After reading this and other articles on concatenative programming, one thing keeps puzzling me: Do we have examples for something that is trivial in concatenative programming but fundamentally nontrivial in applicative programming? Sure, being able to `define countWhere [filter length]` is pretty nice, but actually, `countWhere predicate list = length (filter predicate list)` is not that worse for me. I also understand that concatenative programming techniques can clarify program structure, make for easy compiler optimizations, but the question is only concerned of expressing.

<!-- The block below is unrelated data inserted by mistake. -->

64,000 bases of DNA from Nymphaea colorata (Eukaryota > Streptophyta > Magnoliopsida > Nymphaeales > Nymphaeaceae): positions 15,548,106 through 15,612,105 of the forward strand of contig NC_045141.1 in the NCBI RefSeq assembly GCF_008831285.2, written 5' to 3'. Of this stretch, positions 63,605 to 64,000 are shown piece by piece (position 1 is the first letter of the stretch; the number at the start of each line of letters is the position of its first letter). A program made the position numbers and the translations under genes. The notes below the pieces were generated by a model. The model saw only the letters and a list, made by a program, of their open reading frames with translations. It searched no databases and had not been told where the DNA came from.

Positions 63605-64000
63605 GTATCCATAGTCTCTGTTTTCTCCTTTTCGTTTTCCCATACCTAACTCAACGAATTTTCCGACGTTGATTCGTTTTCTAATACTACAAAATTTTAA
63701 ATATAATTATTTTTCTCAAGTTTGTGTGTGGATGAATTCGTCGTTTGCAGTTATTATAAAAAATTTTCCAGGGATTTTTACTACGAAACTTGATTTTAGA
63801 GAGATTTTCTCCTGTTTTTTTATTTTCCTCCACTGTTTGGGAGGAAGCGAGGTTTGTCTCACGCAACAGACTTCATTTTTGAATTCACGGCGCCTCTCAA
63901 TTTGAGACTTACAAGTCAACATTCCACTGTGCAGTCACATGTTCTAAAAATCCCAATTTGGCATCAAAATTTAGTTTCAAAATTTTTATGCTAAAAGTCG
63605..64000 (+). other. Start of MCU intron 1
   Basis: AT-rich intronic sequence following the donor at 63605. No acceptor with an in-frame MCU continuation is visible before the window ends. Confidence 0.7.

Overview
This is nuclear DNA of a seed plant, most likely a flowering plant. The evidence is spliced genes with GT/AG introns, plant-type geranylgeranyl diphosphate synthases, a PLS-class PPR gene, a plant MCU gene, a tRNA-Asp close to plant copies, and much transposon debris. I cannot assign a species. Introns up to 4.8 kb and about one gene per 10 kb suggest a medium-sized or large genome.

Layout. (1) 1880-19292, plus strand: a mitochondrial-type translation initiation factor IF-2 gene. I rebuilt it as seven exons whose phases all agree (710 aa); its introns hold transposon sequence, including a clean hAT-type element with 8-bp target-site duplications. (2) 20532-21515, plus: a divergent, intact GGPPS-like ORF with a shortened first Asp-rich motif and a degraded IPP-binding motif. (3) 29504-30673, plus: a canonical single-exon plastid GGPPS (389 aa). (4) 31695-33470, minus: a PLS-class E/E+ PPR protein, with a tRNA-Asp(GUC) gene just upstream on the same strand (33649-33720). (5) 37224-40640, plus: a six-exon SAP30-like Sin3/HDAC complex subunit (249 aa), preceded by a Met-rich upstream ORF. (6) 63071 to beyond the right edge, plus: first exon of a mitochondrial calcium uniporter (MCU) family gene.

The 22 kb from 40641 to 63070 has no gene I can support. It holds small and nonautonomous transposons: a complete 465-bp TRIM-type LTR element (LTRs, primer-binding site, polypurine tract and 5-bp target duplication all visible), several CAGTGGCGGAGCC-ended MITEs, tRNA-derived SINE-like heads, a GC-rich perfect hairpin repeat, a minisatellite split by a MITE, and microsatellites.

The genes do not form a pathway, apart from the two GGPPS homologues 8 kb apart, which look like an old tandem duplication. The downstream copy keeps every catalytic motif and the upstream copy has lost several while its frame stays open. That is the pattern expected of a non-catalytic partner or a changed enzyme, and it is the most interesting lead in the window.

The question can also be stated as: is concatenative programming a fundamentally more powerful system than applicative programming, or is it an alternative, more natural notation for writing point-free functions?
This question is not meant to devalue concatenative programming; I'm attempting to find out how much value it is really worth.